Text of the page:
Housing starts in 2007 had declined by more than one-third from their 2005 peak, but the market for home technologies remains strong, according to the Sixth Annual State of the Builder Technology Market study conducted by the Consumer Electronics Association.
Electrical contractors, losing ground to system integrators/custom installers for years in this market, bucked the trend in 2007. The study found that 72 percent of home builders installing home technologies hired electrical contractors in 2007, up from 63 percent in 2006, while 58 percent hired integrators in 2007, down from 62 percent in 2006. About 73 percent of these builders are highly satisfied with the work provided by electrical contractors (for more coverage of the report, see Industry Watch, page 14, June 2008 issue).
The results suggest a growing number of electrical contractors are offering specialized services and low-voltage expertise, which enables them to go to builders with a complete offering for home control, including automated lighting controls.
About six out of 10 builders (58 percent) offer automated lighting controls, but only about one in 10 are proactively marketing them to buyers. This presents an opportunity for electrical contractors to sell their lighting design and control expertise to increase revenues and add value to their relationships with builders—particularly small and regional builders that are most likely to install automated lighting controls.
What can a contractor do to sell lighting controls to home buyers?
Ask about dimming
Ask the buyer if they want to discuss a dimming control system. Many buyers believe automated lighting controls are only affordable in luxury homes and may not think that lighting control can work for them.
Regarding affordability, a preset control or whole-house lighting control system costs about $2–8 per square foot, based on prices from one manufacturer. The study found the average home buyer price of lighting controls to be $4,600 in 2007, down from $5,100 in 2006, suggesting costs are declining.
In California, the Title 24 energy code requires that all homes install either high-efficacy (fluorescent) lighting or dimming in certain living spaces and vacancy sensors in bathrooms. For many buyers, it is no contest: They want dimming with halogen or incandescent lighting in living spaces, requirement or not.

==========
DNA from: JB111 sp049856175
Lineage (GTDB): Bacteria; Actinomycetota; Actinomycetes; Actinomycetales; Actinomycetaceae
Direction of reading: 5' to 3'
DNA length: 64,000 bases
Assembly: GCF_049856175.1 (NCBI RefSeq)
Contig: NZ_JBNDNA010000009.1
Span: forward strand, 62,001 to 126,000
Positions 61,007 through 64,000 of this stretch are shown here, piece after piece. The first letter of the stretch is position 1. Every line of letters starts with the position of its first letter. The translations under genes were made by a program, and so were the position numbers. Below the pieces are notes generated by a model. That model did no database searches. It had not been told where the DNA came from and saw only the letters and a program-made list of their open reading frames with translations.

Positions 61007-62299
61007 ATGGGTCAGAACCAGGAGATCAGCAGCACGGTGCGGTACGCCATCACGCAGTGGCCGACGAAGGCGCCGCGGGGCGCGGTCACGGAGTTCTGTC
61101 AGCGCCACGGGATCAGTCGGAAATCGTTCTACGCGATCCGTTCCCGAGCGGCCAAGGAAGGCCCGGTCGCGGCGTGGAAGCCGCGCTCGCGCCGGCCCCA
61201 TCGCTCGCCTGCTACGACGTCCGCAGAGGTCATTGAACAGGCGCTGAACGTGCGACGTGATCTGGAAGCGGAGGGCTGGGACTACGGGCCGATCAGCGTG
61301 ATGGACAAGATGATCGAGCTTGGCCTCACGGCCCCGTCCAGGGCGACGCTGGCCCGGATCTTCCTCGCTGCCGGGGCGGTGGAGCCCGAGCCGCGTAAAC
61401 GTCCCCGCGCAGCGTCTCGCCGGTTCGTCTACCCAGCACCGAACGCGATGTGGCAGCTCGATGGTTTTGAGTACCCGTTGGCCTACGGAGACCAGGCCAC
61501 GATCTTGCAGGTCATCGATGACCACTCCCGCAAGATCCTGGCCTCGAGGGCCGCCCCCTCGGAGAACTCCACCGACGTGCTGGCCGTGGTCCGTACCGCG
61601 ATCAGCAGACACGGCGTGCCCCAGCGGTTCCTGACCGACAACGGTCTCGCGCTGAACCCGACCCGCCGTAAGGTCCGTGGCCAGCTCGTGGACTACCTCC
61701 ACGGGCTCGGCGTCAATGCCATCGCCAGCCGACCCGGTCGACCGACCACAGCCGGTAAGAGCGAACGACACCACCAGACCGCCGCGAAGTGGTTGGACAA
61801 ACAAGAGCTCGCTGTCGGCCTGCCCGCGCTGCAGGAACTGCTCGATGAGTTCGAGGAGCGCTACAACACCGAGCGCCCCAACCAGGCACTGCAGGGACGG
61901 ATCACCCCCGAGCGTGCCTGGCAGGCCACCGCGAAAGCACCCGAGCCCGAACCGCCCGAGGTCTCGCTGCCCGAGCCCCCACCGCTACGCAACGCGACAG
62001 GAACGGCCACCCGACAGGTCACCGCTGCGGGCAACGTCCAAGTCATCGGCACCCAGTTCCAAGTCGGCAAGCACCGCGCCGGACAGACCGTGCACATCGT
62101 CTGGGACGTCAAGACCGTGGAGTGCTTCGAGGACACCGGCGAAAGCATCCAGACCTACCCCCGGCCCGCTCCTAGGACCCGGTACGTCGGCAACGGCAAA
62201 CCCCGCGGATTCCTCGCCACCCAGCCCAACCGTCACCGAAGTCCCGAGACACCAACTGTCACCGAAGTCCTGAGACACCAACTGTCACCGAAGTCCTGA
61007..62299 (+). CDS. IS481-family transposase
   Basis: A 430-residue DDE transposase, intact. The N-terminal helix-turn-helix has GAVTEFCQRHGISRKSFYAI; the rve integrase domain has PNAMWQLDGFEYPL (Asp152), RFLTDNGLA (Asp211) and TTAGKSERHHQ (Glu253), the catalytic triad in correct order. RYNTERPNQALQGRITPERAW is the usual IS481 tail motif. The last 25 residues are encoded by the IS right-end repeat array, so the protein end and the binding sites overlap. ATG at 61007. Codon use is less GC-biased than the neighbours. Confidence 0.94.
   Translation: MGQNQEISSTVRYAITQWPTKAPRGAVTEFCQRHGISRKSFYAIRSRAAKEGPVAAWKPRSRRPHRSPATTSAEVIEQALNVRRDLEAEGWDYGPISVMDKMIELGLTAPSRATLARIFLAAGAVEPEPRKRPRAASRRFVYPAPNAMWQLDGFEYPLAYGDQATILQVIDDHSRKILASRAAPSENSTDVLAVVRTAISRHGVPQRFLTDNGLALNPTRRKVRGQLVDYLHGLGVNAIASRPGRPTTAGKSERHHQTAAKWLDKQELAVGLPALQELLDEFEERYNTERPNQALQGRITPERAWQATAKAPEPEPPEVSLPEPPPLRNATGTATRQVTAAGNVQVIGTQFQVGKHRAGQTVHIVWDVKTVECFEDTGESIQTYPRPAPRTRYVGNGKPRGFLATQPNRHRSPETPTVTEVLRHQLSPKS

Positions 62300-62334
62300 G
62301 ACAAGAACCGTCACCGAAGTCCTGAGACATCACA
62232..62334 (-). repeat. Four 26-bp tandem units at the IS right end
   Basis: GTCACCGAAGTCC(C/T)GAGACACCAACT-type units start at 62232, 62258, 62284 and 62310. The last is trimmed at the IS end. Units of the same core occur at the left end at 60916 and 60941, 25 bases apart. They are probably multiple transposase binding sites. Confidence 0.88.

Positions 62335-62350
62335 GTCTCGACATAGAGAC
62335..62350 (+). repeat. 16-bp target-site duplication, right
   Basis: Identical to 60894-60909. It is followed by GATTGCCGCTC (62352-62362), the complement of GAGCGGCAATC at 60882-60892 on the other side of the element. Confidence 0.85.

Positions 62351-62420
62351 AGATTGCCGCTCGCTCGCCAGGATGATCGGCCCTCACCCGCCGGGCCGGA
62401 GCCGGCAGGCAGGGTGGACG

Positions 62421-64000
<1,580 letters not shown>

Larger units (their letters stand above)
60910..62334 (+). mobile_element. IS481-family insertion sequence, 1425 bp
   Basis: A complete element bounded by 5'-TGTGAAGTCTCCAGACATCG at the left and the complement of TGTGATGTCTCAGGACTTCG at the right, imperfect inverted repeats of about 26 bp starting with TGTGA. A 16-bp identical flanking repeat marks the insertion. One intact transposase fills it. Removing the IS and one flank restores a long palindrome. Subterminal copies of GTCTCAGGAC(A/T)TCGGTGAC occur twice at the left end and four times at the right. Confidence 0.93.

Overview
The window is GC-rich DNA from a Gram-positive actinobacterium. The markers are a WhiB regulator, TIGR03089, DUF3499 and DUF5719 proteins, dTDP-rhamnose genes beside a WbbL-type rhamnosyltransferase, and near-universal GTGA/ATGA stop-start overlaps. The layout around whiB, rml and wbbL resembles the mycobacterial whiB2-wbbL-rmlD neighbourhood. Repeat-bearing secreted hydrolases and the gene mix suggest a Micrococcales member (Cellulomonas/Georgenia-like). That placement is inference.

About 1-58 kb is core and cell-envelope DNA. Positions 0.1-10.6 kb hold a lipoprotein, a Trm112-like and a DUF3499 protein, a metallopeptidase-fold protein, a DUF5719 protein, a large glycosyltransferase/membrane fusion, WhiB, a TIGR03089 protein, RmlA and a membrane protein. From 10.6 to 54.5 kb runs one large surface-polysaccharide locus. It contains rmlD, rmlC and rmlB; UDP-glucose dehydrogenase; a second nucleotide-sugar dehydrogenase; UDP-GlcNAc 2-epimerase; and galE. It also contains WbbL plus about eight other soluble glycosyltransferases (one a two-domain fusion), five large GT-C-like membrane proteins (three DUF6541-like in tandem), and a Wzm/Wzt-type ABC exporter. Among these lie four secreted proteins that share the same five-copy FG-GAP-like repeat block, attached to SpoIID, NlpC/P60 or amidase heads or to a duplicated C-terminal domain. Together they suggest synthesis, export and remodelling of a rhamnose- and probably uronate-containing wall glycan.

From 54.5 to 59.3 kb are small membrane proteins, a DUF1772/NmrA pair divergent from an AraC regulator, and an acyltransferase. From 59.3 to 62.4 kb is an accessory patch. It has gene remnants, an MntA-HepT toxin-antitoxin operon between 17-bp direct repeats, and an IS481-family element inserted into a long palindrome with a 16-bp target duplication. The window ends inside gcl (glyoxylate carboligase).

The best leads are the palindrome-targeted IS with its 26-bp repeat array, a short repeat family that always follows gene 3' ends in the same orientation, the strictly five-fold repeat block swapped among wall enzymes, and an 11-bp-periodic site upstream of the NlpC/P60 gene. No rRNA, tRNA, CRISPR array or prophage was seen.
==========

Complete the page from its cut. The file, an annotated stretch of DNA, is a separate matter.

David Bruce, Eastern regional sales manager for Square D/Clipsal, advises installers to sell CASH, which stands for convenience, ambiance, security and high efficiency, as primary benefits of automated lighting control. Do not focus on the things a lighting control system can do, he said. Instead, focus on a specific solution the buyer wants, such as the ability to turn on all of the lights in the house from the bedroom or to control lighting, entertainment and blinds to create a home theater experience.
Regarding energy efficiency, dimming reduces input watts by an average of 20 percent, according to a Heschong Mahone Group study, making it a green strategy. Note that 86 percent of Americans would choose one type of home over another based on energy efficiency, according to Shelton Group.
See for yourself
Gary Meshberg, controls business development manager for Lightolier Controls, said manufacturers often offer their products at a significant discount to electrical contractors as a training tool and to help turn them into advocates of lighting control. Since the primary benefits of lighting controls relate to lifestyle, experiencing them firsthand enables installers to relate to customer needs and provide solutions.
Meanwhile, secure a means to demonstrate how controls work. If home technologies are not installed in the model home, or if the model home has too much daylight and the lighting control effects do not have sufficient impact, take the buyer to a local design center, showroom or even your own home.
Wire now or later
Preset control and whole-house lighting control systems are not do-it-yourself products, and require professional installation. Even if the buyer doesn’t want controls right now, they can be encouraged to install lighting control wiring during construction, as it will cost more to add controls and wiring later unless they are willing to go with power line carrier or wireless controls.
Developing good lighting design skills can further differentiate contractors through specialization, enabling a discussion with the buyer that begins with what they want from their lighting, focusing on benefits, not products. The more the buyer wants the lighting to do, the more layers may be developed, each requiring a separate control that can be consolidated into keypads. If controls are consolidated into keypads, more lighting layers can be added, Meshberg said. More lighting can be installed, which can be roughed in and installed as an upgrade, after the certificate of occupancy is issued without delaying the other trades.
DILOUIE, a lighting industry journalist, analyst and marketing consultant, is principal of ZING Communications. He can be reached at www.zinginc.com.